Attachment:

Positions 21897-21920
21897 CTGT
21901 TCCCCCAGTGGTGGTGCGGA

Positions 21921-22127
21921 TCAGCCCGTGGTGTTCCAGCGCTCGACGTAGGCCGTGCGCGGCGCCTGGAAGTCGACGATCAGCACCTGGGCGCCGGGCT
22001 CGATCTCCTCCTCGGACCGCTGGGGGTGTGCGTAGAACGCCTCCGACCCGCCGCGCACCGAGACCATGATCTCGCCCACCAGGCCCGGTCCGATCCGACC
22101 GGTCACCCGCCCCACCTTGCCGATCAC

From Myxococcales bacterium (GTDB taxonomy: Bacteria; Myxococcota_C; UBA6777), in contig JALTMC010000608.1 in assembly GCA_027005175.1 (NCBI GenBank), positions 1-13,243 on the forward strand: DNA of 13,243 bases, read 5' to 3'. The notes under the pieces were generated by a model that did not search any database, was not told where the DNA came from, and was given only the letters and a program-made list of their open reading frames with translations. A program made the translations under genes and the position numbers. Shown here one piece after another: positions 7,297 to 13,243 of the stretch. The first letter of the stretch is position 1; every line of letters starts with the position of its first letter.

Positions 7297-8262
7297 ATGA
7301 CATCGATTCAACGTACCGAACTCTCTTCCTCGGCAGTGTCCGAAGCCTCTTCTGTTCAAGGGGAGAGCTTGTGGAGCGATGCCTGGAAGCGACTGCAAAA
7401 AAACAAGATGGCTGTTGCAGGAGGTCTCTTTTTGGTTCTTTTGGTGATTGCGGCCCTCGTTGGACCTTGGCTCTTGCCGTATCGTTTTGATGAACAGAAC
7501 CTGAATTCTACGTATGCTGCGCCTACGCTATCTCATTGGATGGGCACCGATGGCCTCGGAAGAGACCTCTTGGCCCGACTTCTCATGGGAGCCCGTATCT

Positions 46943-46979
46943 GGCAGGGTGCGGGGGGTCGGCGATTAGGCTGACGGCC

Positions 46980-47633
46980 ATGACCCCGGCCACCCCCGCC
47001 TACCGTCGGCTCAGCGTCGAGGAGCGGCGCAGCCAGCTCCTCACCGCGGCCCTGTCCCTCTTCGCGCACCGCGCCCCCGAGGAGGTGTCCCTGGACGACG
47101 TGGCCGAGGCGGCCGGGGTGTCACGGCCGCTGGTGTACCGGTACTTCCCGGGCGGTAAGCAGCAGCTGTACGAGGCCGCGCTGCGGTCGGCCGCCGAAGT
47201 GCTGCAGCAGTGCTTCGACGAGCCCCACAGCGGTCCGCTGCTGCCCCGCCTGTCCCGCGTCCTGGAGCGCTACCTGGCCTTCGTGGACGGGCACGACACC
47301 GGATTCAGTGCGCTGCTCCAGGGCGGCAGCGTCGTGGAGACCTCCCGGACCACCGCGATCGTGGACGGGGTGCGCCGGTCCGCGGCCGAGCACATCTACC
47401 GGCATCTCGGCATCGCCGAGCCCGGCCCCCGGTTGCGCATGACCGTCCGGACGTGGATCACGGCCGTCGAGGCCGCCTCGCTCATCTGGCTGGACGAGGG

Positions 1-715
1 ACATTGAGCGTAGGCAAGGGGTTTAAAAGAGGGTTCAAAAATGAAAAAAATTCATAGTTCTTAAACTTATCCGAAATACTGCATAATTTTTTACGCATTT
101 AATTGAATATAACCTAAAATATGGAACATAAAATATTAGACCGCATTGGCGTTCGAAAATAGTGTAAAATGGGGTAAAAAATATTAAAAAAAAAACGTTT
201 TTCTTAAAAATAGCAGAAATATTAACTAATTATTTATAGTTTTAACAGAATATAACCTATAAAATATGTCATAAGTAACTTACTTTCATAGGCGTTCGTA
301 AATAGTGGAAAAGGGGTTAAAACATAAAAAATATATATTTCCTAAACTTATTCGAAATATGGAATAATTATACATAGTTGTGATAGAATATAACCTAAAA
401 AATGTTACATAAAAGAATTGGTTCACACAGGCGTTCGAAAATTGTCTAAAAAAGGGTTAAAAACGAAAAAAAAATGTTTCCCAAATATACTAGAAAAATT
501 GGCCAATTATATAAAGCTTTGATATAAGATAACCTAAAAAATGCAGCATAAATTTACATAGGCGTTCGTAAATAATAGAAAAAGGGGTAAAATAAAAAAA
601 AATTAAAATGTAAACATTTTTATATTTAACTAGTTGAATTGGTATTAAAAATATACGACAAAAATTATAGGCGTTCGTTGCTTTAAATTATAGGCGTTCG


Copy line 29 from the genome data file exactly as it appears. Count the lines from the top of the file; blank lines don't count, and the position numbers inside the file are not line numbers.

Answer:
501 GGCCAATTATATAAAGCTTTGATATAAGATAACCTAAAAAATGCAGCATAAATTTACATAGGCGTTCGTAAATAATAGAAAAAGGGGTAAAATAAAAAAA